Reformation Reflections on “The Unquenchable Flame” by Michael Reeves


41S2P3zlxGLMichael Reeves is the Theological Advisor for the Universities and Colleges Christian Fellowship, a charity supporting evangelism in higher education throughout the UK. He was previously an associate minister at All Souls Church, Langham Place and holds a doctorate in systematic theology from King’s College, London.

The Unquenchable Flame: Discovering the Heart of the Reformation is an important book for our day. Whether you reformed or not, this book shows the importance of the reformation. It shows what Luther, Calvin, Zwingli, and many others went through and the sacrifices they made for the advancement and the purity of the gospel.

If your someone who has not read or heard anything about the reformation, this book is for you! Michael Reeves writes with clarity and passion. It is a brief book on the reformation as well. I don’t know of any other book today that is on the reformation, that is so clear, discusses so many different points, and also its not that long. This book is only 207 pages including the index.

Mark Dever writes the foreword for this book. Then Reeves starts with the prologue in which he calls “Here I stand”, which is attributed to Martin Luther as he stood before the council of Worms. Luther was tested for his teachings against Rome, and Luther stands before the court after two days, after being asked to retract his works, Luther responds, “I am bound by the Scriptures I have quoted and my conscience is captive to the Word of God. I cannot and I will not retract anything, since it is neither safe nor right to go against conscience. I cannot do otherwise, here I stand, may God help me, Amen” (pg. 15).

Spurgeon said of the Bible, “The Word of God is like a lion. You don’t have to defend a lion. All you have to do is let the lion loose, and the lion will defend itself”. This is the thought of Luther, thus he is able to declare my conscience is captive to the Word of God. We can learn from the boldness of Luther, not that Luther was bold in himself, but He knew the Solid Rock on which he stood.

After the prologue, this book is broken into 7 chapters: The first chapter is the background on the reformation, the second chapter discusses the work of Martin Luther and his life, the third chapter talks about Ulrich Zwingli and other reformers,  the fourth chapter talks about John Calvin, his work, life, and reformation in Geneva (I love this chapter), the fifth and sixth chapter hits on the reformation in Britain, the work their and the Puritans, and Reeves ends this Fantastic book with a thought provoking chapter Is the Reformation Over?.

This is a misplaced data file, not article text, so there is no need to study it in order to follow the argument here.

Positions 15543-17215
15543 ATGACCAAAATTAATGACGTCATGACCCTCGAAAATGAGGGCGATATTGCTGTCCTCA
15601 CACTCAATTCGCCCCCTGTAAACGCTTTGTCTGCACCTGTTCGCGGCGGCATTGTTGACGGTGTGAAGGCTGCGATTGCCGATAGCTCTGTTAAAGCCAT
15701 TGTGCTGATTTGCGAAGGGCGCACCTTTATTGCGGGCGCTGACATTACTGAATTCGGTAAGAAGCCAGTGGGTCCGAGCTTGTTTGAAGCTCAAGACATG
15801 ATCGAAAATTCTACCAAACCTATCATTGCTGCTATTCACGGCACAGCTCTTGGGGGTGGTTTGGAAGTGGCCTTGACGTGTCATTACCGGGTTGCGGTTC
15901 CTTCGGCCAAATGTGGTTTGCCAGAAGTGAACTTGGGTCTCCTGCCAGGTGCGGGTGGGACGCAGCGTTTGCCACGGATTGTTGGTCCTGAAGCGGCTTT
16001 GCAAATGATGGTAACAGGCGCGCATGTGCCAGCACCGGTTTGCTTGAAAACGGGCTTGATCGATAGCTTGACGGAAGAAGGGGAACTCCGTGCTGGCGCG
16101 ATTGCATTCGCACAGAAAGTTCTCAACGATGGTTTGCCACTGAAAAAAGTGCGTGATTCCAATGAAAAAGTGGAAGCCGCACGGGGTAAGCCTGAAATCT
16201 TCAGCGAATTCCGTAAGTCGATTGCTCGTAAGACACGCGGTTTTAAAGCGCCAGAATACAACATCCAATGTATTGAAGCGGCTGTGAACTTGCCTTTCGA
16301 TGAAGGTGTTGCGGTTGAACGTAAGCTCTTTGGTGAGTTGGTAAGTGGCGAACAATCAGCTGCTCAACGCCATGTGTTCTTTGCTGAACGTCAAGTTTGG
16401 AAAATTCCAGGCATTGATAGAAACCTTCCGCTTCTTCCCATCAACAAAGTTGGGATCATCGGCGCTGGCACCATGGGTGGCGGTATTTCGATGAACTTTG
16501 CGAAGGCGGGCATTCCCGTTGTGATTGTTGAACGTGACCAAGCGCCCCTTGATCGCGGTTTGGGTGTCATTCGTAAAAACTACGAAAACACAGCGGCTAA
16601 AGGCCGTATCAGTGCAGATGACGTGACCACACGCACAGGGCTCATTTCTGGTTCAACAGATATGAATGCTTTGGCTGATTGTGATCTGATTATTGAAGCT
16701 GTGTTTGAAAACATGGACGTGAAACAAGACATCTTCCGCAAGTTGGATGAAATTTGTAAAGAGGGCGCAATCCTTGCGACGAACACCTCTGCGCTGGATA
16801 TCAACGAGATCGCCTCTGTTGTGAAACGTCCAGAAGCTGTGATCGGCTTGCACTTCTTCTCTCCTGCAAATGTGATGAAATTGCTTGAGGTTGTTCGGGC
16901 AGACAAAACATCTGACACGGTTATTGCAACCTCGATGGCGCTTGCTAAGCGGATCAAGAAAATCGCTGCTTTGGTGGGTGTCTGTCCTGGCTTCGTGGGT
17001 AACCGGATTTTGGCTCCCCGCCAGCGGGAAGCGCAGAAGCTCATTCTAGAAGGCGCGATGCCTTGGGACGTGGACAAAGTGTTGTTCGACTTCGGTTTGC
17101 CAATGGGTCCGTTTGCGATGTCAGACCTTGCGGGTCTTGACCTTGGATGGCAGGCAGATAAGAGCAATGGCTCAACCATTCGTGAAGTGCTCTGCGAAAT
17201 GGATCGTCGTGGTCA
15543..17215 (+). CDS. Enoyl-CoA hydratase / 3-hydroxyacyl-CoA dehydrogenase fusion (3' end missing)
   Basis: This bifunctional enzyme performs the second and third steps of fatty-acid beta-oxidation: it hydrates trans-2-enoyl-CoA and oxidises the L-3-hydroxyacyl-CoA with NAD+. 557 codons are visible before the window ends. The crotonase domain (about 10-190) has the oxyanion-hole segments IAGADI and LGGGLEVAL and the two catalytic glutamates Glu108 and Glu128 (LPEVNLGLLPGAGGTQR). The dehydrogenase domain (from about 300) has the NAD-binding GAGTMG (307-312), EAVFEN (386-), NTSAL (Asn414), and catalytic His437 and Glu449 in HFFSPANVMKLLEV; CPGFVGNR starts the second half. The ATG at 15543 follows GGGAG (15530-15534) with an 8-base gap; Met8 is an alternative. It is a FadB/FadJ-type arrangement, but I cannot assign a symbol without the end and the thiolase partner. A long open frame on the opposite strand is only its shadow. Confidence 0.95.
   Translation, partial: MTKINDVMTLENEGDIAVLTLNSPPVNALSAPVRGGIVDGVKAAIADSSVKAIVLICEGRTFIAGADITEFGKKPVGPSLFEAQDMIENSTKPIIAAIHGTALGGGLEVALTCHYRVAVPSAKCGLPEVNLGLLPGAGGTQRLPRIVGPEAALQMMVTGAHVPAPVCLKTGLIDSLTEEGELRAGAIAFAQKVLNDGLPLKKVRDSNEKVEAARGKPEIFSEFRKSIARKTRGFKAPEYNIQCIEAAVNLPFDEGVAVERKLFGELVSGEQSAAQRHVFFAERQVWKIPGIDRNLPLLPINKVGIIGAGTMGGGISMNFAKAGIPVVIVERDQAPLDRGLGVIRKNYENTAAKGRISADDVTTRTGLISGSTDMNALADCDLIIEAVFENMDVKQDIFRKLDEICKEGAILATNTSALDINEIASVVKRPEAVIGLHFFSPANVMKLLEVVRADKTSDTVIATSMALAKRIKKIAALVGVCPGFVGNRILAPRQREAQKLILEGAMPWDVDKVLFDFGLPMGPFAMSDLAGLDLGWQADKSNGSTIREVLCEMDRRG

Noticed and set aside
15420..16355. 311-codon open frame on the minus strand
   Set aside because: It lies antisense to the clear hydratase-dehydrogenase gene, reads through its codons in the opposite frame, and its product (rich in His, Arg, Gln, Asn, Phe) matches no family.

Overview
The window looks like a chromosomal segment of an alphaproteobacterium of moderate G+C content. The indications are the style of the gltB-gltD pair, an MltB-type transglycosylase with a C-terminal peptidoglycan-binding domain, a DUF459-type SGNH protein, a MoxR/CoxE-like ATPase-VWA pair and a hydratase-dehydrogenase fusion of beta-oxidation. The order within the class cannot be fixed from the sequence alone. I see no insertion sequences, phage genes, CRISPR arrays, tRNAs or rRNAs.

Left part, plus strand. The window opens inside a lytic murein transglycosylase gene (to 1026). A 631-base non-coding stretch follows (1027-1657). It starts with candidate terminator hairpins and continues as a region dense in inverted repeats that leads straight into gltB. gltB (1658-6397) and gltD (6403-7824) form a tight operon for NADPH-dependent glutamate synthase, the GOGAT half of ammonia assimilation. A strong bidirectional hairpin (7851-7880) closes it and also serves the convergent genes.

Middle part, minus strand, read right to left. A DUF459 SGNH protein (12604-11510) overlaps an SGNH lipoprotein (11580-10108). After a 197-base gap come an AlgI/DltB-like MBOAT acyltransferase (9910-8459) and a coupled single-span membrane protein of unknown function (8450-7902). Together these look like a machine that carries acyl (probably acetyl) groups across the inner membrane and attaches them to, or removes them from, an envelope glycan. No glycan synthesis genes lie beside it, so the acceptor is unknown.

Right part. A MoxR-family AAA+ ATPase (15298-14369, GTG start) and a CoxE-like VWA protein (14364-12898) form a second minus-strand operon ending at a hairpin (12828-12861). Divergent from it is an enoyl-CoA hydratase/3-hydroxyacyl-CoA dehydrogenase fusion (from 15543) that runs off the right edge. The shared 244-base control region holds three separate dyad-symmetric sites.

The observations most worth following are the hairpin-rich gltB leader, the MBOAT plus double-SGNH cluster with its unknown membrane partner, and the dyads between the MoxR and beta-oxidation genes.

There are many things to take away from this book. But I have picked 5 attributes of this book that I enjoyed, but I think that they are very helpful to our walk in the Christian life.

1. We need the boldness of Luther. It is important to learn from historical figures so that these events don’t take place again, but think if we had men in our pulpits who were bold in the proclamation of the gospel of the Lord Jesus. Would that not change the way many of us live our daily lives?

2. The word of God for Luther was of the utmost importance. Interpreting it correctly, and applying it to your life in the correct manner. Man, we need more pastors who were bold like Luther, but also know that we can bank on God’s word. His word is the authority. Be held captive to the word of God.

3. Having Catholic family members, this book is helpful in showing many of the dangers in Catholicism. Its not by your works that you are saved. But by the grace alone through faith alone that is in Jesus Christ alone! It also shows how many lost hope in the papacy. With the corruption in Rome, it made way for the Reformation.

4. This book also discusses men of the reformation one usually does not hear about. More often than not, one hears about Luther, Calvin, and Zwingli but in this book it will be refreshing to hear about more people who sacrificed (22). It shows the courage of men, risking their lives. I was once at a very unhealthy church, but the pastor preached the word courageously and boldly. He was ran off by men and women in the church because they did not appreciate the word. It is sad, that many of our churches today are filled with a best life now mentality, rather than sacrificing and risking your lives, careers and comfortable standing for the sake of the gospel. I am thankful to God for Luther and many other reformers, but I am also thankful for that pastor who boldly, unashamedly, declared the word of God. His mind was held captive, there he stood, and he could do no other.

5. This book is clear and concise. This is a great overview for many aspects of the reformation. If you haven’t read anything on the reformation, buy this book. If you need a refresher, buy this book.

 The Prince of Darkness grim, we tremble not for him; His rage we can endure, for lo, his doom is sure, One Little word shall fell him. –Luther, A Mighty Fortress

For another review of The Unquenchable Flame, check out The Unquenchable Flame: Discovering the Heart of the Reformation–A Review.


1557562_10153227664651515_1796309980_nEvan Knies is an undergraduate student at Boyce College where he studies Biblical and Theological Studies. He lives in Louisville, KY with his wife, Lauren. You can follow him on Twitter @Evan_Knies.

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